Antisemitism, Antizionism, Jihadism and the Reunited Germany.
News by Fred Alan Medforth
Monday, December 12, 2016
Cologne Ramps up New Year’s Police Presence after Sex Assaults
The German city of Cologne Monday announced a ramped-up police presence, more CCTV and a fireworks-free zone at upcoming New Year’s Eve celebrations to avoid a repeat of last year’s mass sexual assaults.
Hundreds of women that night described being mugged and groped in a crowd of men of mainly Arab and north African appearance, incidents that shocked Germany and fuelled criticism of Chancellor Angela Merkel’s liberal refugee policy.
Cologne police chief Juergen Mathies said 1,500 officers would be deployed on the streets of the western city this year, up from some 140 last year, when police came under fire for failing to properly respond to the chaotic events.
Mathies told reporters he regretted that officers last year were “not there for people when they needed the police”.
“This must never happen again,” he said at a presentation of the city’s security plan for New Year’s Eve.
The city will also be stepping up its video surveillance, with hundreds more CCTV cameras and more officers wearing bodycams, Mathies said.
Much of the increased security will focus on the square between the city’s iconic Dom cathedral and the train station where most of the assaults took place.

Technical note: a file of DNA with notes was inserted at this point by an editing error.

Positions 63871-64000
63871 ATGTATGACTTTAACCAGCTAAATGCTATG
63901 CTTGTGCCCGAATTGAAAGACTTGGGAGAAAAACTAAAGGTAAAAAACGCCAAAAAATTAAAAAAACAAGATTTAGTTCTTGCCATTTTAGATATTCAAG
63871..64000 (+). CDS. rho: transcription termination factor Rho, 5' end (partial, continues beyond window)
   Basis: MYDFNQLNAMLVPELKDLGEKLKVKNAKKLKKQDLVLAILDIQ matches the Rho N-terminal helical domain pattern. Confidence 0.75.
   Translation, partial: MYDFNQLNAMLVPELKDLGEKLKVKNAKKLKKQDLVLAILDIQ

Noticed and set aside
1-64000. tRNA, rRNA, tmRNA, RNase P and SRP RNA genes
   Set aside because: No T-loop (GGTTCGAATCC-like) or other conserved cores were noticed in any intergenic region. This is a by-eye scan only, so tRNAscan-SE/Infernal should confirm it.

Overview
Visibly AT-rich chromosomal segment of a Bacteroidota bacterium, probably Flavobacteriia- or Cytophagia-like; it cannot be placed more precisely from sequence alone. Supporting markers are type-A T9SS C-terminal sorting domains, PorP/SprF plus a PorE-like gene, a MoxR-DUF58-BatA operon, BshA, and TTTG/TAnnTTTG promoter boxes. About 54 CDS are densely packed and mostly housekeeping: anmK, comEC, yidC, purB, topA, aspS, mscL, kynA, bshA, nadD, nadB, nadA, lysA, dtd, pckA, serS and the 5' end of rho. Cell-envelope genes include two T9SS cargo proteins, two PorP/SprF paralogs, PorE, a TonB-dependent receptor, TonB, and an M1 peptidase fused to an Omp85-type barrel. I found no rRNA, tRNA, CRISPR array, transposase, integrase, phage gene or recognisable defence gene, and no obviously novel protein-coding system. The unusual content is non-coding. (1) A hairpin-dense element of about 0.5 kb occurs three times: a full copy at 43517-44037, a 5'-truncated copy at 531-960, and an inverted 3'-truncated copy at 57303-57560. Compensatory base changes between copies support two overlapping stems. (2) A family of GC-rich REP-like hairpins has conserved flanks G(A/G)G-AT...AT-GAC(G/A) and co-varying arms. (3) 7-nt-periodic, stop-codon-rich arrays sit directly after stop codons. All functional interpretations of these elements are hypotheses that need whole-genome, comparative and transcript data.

Cologne mayor Henriette Reker said access to the square this year would be tightly controlled, with no firecrackers or other pyrotechnics allowed in the safety zone.
The square will also be flooded with light as part of a video and light installation by German artist Philipp Geist that will be projected onto the Dom.
Of the roughly 1,200 criminal complaints filed about last year’s New Year’s Eve incidents, more than 500 were for sexual assault, Cologne police reports showed.
The majority of the perpetrators were never caught. Of the suspects who were identified, many were migrants from Morocco and Algeria.
Similar assaults were reported during end-of-year festivities in other German cities.
The ugly scenes in Cologne made global headlines and deepened concerns about how to integrate the nearly 900,000 newcomers who arrived in Germany last year.